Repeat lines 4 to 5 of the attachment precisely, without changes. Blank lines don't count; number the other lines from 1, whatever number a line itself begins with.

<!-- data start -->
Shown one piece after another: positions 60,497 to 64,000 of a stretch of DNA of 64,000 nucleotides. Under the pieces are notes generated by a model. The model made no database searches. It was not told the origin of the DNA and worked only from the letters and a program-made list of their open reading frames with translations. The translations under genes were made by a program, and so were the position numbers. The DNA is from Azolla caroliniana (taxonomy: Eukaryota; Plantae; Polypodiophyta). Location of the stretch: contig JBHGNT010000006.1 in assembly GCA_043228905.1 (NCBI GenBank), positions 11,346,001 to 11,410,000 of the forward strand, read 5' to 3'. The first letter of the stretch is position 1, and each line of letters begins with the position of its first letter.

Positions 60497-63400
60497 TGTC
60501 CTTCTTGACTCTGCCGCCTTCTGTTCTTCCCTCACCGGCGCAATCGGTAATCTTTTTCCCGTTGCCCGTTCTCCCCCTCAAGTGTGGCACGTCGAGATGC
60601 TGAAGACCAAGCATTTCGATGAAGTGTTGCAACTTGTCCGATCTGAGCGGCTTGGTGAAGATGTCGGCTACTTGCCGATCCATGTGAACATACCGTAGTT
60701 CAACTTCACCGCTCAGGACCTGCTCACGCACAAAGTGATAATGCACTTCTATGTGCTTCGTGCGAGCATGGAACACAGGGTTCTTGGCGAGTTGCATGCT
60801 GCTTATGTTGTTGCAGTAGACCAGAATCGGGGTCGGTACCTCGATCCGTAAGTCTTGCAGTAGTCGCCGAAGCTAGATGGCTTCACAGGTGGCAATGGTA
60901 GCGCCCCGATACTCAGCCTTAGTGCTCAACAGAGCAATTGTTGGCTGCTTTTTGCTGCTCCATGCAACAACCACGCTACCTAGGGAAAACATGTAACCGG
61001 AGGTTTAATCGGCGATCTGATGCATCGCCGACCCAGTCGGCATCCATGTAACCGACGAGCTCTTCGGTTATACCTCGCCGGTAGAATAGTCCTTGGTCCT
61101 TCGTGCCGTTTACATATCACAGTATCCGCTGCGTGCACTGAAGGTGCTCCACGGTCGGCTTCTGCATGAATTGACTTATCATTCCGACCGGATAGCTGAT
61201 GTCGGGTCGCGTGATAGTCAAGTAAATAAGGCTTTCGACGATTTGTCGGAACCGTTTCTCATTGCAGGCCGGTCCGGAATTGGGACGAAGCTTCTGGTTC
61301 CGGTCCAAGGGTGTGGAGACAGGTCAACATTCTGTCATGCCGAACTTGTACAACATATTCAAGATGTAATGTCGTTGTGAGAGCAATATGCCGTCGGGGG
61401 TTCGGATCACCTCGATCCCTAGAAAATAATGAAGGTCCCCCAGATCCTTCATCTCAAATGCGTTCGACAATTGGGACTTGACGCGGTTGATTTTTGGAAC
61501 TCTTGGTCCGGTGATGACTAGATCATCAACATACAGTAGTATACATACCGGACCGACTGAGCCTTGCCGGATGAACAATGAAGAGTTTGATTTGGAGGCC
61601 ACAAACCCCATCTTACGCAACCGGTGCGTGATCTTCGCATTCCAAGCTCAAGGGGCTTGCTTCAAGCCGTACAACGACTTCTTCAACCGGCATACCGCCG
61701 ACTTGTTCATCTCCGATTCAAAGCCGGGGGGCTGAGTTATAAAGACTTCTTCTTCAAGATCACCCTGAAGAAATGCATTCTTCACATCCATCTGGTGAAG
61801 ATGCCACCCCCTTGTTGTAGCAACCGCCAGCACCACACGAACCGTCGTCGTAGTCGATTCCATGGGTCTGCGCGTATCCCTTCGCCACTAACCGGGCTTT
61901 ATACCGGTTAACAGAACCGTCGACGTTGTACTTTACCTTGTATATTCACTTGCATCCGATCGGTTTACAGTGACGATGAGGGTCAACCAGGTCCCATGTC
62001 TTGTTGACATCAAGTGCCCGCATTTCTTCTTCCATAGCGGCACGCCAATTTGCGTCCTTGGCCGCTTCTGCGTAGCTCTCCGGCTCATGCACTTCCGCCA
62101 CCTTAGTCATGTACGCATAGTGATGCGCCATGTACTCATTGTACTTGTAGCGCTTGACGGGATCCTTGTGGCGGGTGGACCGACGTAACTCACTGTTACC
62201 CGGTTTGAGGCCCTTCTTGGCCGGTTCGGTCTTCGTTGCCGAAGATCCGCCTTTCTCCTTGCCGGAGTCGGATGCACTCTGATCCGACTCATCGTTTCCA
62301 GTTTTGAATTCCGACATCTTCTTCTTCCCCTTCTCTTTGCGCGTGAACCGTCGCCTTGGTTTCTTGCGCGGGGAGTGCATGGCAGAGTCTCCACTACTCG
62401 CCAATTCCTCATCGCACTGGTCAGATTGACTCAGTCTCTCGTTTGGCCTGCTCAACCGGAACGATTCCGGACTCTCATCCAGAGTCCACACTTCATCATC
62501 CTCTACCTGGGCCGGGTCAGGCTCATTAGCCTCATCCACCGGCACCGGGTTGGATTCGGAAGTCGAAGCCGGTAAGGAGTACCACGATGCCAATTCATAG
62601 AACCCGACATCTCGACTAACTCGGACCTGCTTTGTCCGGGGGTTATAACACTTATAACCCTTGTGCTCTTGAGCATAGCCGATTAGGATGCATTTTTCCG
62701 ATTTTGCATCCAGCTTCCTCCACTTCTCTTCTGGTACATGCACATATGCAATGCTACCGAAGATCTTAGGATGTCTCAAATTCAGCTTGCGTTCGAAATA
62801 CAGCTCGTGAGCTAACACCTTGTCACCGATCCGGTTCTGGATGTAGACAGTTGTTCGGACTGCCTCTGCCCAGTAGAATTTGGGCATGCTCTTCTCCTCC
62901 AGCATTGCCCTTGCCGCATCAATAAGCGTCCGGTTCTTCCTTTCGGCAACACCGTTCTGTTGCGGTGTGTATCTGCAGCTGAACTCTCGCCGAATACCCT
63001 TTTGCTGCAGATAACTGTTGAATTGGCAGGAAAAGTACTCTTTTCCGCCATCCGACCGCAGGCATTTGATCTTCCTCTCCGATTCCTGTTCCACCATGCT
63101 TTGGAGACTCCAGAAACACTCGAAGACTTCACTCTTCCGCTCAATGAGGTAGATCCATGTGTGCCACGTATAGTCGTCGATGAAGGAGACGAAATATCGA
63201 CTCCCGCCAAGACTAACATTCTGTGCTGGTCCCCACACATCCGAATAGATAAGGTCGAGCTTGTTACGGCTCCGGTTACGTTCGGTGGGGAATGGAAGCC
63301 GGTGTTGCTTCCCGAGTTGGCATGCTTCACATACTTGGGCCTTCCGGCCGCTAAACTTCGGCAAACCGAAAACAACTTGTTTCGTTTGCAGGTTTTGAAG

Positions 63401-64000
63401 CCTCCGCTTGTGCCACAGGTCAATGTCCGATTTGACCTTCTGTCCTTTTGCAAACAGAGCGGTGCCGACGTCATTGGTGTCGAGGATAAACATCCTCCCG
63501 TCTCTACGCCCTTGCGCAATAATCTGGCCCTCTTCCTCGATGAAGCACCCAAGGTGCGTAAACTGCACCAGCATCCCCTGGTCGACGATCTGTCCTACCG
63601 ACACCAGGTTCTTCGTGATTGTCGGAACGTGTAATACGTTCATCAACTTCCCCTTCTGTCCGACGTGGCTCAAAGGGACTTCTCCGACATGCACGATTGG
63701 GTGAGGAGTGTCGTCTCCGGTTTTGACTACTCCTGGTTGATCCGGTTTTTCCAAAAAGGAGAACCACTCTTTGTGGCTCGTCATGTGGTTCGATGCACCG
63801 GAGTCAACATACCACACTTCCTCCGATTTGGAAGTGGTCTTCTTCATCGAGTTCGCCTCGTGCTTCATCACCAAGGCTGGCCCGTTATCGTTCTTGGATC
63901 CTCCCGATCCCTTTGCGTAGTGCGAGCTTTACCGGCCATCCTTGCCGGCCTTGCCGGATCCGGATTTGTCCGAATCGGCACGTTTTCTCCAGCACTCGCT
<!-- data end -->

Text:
60501 CTTCTTGACTCTGCCGCCTTCTGTTCTTCCCTCACCGGCGCAATCGGTAATCTTTTTCCCGTTGCCCGTTCTCCCCCTCAAGTGTGGCACGTCGAGATGC
60601 TGAAGACCAAGCATTTCGATGAAGTGTTGCAACTTGTCCGATCTGAGCGGCTTGGTGAAGATGTCGGCTACTTGCCGATCCATGTGAACATACCGTAGTT